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This page contains the sound files of the readings discussed in Reuven Tsur's paper
"The Structure and Delivery Style of Milton's Verse", and the respective texts.
Before turning to Milton, I present my categories of "convergent" and "divergent" delivery styles by way of scrutinizing two recordings by Sir John Gielgud, sixteen years apart, of the last line of Sakespeare's Sonnet 128:
[This discussion is derived from an earlier paper of mine:
Tsur, Reuven (2006 Winter) "Delivery Style and Listener Response in The Rhythmical Performance of Shakespeare's Sonnets" College Literature 33.1 (special issue on "Cognitive Shakespeare: Criticism and Theory in the Age of Neuroscience", guest-edited by Patrick Colm Hogan and Lalita Pandit) pp. 170-196].
The lower window presents the wave plot display which shows a plot of the wave amplitude (in volts) on the vertical axis, as a function of time (in milliseconds) on the horizontal axis. The upper window presents a fundamental frequency plot, which displays time on the horizontal axis and the estimated glottal frequency (F0 = pitch) in Hz on the vertical axis.
Listen to Gielgud's first reading (Gielgud 1).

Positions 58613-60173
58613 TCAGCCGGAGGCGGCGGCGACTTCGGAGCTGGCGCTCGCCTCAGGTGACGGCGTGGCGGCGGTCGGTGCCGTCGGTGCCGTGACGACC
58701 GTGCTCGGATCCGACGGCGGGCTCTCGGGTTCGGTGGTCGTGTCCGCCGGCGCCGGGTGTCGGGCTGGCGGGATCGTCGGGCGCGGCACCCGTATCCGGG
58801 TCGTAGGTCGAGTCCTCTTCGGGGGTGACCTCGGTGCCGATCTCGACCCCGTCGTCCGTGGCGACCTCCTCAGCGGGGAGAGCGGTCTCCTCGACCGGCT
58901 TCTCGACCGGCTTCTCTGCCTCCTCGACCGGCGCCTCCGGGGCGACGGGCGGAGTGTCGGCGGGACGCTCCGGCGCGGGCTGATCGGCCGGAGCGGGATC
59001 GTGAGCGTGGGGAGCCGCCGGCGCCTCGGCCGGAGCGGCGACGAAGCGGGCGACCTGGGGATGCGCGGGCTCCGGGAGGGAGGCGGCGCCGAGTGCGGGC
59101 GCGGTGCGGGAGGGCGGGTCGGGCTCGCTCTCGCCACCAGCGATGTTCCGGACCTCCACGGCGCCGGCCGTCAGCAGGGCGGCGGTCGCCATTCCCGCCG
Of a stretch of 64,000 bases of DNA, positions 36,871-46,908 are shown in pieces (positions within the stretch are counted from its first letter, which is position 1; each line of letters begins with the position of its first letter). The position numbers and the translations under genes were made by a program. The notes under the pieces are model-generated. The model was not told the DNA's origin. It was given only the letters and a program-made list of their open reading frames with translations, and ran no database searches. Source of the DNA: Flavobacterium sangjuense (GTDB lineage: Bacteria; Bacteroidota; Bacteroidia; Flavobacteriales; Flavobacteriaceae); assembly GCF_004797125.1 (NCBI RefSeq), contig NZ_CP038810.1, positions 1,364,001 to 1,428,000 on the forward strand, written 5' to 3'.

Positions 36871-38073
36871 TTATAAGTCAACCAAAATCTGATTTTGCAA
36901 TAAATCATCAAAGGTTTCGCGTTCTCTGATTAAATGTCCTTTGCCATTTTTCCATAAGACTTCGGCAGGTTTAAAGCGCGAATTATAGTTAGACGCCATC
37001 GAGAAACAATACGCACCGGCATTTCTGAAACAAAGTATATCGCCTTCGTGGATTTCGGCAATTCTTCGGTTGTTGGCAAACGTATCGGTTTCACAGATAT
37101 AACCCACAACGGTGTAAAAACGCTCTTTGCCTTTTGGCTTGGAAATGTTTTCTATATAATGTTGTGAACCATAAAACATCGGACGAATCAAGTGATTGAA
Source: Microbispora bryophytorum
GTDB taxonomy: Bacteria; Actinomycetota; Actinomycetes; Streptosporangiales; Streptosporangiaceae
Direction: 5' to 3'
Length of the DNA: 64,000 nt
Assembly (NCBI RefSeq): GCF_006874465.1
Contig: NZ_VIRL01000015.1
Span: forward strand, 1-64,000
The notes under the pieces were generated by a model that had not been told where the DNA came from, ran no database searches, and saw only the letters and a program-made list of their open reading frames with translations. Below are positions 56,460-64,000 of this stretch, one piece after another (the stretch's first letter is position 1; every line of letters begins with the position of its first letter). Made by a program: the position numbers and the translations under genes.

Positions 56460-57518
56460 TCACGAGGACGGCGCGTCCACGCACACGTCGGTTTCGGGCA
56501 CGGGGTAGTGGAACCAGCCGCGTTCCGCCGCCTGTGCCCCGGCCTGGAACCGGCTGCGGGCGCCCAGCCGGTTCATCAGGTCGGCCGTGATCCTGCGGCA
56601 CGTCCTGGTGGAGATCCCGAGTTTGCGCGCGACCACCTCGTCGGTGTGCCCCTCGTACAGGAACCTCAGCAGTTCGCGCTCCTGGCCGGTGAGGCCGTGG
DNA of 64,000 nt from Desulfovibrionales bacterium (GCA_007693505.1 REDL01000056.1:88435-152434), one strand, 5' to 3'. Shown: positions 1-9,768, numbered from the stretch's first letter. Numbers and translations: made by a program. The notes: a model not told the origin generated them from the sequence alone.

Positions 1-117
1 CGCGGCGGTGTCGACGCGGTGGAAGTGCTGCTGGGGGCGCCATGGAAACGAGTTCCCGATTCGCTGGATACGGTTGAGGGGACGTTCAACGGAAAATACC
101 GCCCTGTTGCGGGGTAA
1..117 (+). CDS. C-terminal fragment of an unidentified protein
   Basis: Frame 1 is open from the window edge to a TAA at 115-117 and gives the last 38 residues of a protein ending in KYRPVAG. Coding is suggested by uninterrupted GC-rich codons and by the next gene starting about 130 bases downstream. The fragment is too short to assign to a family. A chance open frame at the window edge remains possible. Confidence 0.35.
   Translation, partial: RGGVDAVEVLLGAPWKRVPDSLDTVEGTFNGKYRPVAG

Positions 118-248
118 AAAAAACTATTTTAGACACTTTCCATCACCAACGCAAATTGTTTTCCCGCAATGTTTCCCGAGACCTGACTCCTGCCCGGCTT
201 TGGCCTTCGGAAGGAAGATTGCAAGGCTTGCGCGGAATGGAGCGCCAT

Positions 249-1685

The figures dubbed above Figure 5 and Figure 6 do not occur in the present paper; they are numbered here, anomalously, as in the original paper from which they are reproduced.
Listen to Gielgud's second reading (Gielgud 2).
Stop release is the movement of one or more vocal organs in quitting the position for a speech sound. Listen online to "bright", "brighten", and the stop release excised from "bright ", as read in Merriam-Webster's Collegiate Dictionary (Audio Edition). When followed by a vowel as in "brighten", there is a stop, but no stop release. Notice that in the wave plot above, the [t] occurs under the bulk that ends "bright", but in "brighten" it occurs in a "valley".
(3) Of Man's first disobedience, and the fruit
Of that forbidden tree, whose mortal taste
Brought death into the world, and all our woe,
With loss of Eden, till one greater Man
Restore us and regain the blissful seat,
Sing, Heav'nly Muse ...
Listen online to the first five and a half lines of Paradise Lost, read by Anton Lesser and Ralph Cosham.
Figure The first token of fruit is reproduced here from Merriam-Webster's Collegiate Dictionary (Audio Edition); the second token has been excised from Cosham's reading, the third token from Lesser's reading. In all three tokens, the stop release is preceded by a subtantial pause, perceived as overarticulation of [t] (in Lesser's reading there is some phonation in the pause). Notice that the dictionary entry is a complete, stand-alone utterance, closed with a long, smoothly-falling intonation curve. Cosham's fruit is marked by a mildly-falling curve, whereas Lesser's is marked by a high falling-rising curve, indicating an end, but also that something is still to be expected.